Are you a half-empty type of thinker or a half-full kinda person?
By now, everyone on the planet understands this concept but are we really ready to take responsibility for our own way of being and square up to our subsequent experiences?
In my line of work, I often hear accounts of the difficulties that people have in their efforts to stay organised and in control.
I don’t doubt that staying or even becoming organised is way difficult for many people (hence the fact that I can earn a living from it and operate a successful business) but I feel for my clients who are drowning in a sea of helplessness.
More than the experience of being messy or disorganised, what people often suffer from is the feeling of being unable to do anything about it. This can be associated with shame, lack of control, dismay, self-loathing, avoidance and even a victim-mentality.
This, in turn, creates a language and way of seeing the world which results in more of the same. I’m not going to go into the belief that we create our own reality – not in a short blog post – but there is little doubt that we have a degree of control over our reaction to circumstances and our way of dealing with the things that present to us in life.
When I am presented with Tarot card readings, daily horoscopes or meaningful quotes, for example, I am often more caught by what they bring up for me more than what they are supposed to be about.
I know of one woman who commented that she was thrilled to have passed on two things which she valued to her child – good manners and a sunny disposition. She valued these qualities and not surprisingly they became infused in her offspring. Good manners bring out the best in others and a sunny disposition creates goodwill as we move through life.
I can’t advocate ‘make-believe’ happiness, but I do feel strongly about being conscious of the way we operate, the things we talk about and the goodwill we share with others as vehicles for crafting a better experience of life.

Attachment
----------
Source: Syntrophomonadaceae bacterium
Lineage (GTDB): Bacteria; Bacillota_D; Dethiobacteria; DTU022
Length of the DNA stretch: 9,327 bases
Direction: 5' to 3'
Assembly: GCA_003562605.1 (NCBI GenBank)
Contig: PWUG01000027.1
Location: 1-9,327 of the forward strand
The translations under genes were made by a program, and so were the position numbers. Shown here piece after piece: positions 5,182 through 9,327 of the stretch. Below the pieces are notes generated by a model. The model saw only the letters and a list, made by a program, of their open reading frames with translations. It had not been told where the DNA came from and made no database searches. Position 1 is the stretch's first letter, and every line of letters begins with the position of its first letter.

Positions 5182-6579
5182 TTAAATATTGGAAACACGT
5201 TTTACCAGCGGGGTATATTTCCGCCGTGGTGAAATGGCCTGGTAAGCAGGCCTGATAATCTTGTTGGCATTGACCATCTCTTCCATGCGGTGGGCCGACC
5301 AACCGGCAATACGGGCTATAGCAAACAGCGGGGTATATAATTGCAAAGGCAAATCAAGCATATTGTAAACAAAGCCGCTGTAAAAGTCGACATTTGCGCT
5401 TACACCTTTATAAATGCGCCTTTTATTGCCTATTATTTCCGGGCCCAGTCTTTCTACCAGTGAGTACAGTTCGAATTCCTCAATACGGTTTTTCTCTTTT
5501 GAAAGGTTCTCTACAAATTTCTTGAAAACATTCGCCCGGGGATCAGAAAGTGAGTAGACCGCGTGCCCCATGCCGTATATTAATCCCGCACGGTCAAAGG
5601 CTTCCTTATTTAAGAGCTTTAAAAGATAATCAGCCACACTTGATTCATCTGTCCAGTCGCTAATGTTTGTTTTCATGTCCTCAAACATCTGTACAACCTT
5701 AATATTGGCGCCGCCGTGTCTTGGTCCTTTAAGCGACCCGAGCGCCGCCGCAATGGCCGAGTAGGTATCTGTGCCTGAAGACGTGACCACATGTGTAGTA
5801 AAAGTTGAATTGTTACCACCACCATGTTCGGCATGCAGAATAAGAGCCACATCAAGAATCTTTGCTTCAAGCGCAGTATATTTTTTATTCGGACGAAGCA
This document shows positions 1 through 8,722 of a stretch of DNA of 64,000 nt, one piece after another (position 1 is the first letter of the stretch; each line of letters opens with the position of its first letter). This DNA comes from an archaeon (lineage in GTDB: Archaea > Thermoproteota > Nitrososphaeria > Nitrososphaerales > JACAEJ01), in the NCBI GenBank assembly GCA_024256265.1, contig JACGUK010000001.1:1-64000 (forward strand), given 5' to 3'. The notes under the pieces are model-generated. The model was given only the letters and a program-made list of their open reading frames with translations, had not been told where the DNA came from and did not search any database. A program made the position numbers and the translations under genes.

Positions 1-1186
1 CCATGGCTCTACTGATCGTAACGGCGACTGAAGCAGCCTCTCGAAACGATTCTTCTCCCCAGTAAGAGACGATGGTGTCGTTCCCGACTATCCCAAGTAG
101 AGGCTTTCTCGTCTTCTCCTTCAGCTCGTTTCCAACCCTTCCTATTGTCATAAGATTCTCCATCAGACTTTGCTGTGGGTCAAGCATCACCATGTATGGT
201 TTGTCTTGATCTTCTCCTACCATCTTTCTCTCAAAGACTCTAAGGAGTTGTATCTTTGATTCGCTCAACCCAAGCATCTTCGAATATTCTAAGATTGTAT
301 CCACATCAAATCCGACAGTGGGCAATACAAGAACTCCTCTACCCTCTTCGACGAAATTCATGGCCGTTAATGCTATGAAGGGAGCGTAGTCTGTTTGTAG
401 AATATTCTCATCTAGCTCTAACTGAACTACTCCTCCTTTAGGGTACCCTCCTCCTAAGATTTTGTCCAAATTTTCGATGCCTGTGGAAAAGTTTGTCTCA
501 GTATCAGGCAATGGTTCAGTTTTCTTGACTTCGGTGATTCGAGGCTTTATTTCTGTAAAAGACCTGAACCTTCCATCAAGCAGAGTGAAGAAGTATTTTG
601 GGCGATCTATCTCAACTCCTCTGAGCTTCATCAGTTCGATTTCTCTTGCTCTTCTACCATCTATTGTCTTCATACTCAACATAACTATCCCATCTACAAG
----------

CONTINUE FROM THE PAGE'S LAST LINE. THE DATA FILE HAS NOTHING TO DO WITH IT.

Avoiding complaining, looking for our role in the way things turn out and ending the habit of making excuses in our lives goes a long way toward shaping our experiences and giving us control - by way of taking responsibility.
Imagine the feeling of success when you make a choice about something which, in the past, you have given over to another person or event – and then perhaps complained about.
Or, the triumph of experiencing control over a habit which has plagued you for years because you have always thought it was ‘in’ you. And yes, the sadness or heartache (read ‘embarrassment’, ‘foolishness’, ‘anguish’) when you have made a mistake or a poor judgement call. It’s yours. No-one else’s. Warts and all.
Try to look inside of yourself and see your role in the experiences you have in life. Take responsibility – even some, to start.
Consider how to make changes – small or large. Develop a new habit. It can be done. I have a friend who, at 50, suddenly started keeping her bedroom immaculate. All her life she kept it messy. One day, that changed. She made a clear decision.
Start talking differently about your experiences, or don’t speak about the things you don’t want. Be mindful of how your behaviour is influencing your reality. Read Steven Covey’s ‘Seven Habits...’ and value ‘proactivity’.
Make small changes, watch carefully. Above all, be kind to yourself – but don’t hide behind ‘I can’t help it...’, ‘there’s nothing I can do...’ and ‘If only...’.
You can make changes. Now.